Other cardiac diseases
Diagnosis of a left atrial (LA) myxoma is relatively easy by echocardiography, and especially by two-dimensional echocardiography. This method is useful for diagnosis of not only the presence of a myxoma, but also for the evaluation of its characteristics, including size, the site of attachment, consistency (fragile or not) and motility. Echocardiography is the method of choice for its clinical diagnosis and also has replaced angiocardiography for routine preoperative evaluation. The most usual appearance of a left atrial myxoma is that of a pedunculated large mass with well defined structure. The mass usually prolapses into the mitral orifice during diastole, and this can produce left ventricular inflow obstruction (Figures 7.1, 5). In systole, the tumor thrusts back into the left atrial cavity. Sometimes, myxoma has no stalk and does not prolapse to the mitral orifice (Figures 7.8, 9) or is so small that the mitral valve motion and the transmitral flow is not disturbed (Figures 7.10, 11). The hemodynamic alterations of left ventricular filling when a myxoma is present depend on its size and whether it prolapses into the left ventricle or not. Doppler echocardiography can provide information about hemodynamic alteration due to left atrial myxoma, consisting of disturbance of left ventricular filling (Figures 7.3,4, 7) and sometimes mitral regurgitation (Figure 7.12). In the M-mode, one can see a cloud of tumor echoes in the left atrium and frequently tumor echoes are recorded behind the anterior leaflet of the mitral valve (Figures 7.2, 6, 9, 11). The E–F slope may be decreased, reflecting disturbance of left ventricular filling.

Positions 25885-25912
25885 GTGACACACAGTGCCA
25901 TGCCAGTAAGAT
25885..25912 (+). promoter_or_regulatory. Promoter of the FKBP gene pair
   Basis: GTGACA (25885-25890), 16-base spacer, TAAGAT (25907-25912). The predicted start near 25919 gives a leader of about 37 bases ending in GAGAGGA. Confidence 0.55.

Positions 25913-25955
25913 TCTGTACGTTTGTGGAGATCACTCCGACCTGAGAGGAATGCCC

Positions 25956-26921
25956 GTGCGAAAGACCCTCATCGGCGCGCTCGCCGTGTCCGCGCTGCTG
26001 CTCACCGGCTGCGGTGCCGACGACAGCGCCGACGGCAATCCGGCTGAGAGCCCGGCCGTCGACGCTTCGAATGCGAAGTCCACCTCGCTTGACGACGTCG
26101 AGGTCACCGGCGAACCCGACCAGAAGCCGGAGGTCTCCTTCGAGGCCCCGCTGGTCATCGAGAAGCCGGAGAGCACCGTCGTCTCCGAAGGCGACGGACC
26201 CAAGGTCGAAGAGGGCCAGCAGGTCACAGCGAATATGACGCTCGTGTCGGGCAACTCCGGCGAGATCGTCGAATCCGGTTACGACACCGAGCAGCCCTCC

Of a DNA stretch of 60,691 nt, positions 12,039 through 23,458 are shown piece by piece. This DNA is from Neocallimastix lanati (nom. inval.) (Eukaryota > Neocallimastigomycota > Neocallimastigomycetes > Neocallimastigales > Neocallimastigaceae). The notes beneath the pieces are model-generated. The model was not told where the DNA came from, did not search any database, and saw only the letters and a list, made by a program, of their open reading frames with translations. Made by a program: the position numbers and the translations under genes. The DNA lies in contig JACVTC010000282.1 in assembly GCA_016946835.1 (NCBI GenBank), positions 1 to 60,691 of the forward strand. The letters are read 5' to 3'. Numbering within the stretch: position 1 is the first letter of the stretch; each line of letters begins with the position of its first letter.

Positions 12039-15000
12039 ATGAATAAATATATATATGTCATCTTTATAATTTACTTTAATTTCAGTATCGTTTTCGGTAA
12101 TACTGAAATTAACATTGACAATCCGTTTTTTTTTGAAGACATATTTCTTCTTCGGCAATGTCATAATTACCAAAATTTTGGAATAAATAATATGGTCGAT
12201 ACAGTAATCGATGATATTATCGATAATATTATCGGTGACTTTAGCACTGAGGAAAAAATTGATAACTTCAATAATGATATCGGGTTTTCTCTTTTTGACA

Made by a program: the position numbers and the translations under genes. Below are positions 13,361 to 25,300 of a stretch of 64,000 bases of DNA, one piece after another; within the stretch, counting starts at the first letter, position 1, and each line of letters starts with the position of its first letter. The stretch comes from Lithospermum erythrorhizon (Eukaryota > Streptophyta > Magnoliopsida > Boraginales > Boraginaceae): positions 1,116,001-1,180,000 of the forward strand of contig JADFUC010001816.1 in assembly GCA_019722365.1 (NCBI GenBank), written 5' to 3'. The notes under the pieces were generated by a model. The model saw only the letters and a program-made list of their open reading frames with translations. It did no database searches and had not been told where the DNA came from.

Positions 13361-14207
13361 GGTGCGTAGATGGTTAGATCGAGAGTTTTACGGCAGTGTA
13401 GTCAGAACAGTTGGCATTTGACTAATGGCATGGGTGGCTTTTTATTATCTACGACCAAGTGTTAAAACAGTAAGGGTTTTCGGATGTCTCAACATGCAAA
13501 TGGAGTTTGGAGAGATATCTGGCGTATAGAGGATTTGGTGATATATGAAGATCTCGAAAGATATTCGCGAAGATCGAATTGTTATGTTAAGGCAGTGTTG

KeywordsPericardial Effusion Left Ventricular Outflow Tract Left Ventricular Filling Short Axis View Constrictive Pericarditis
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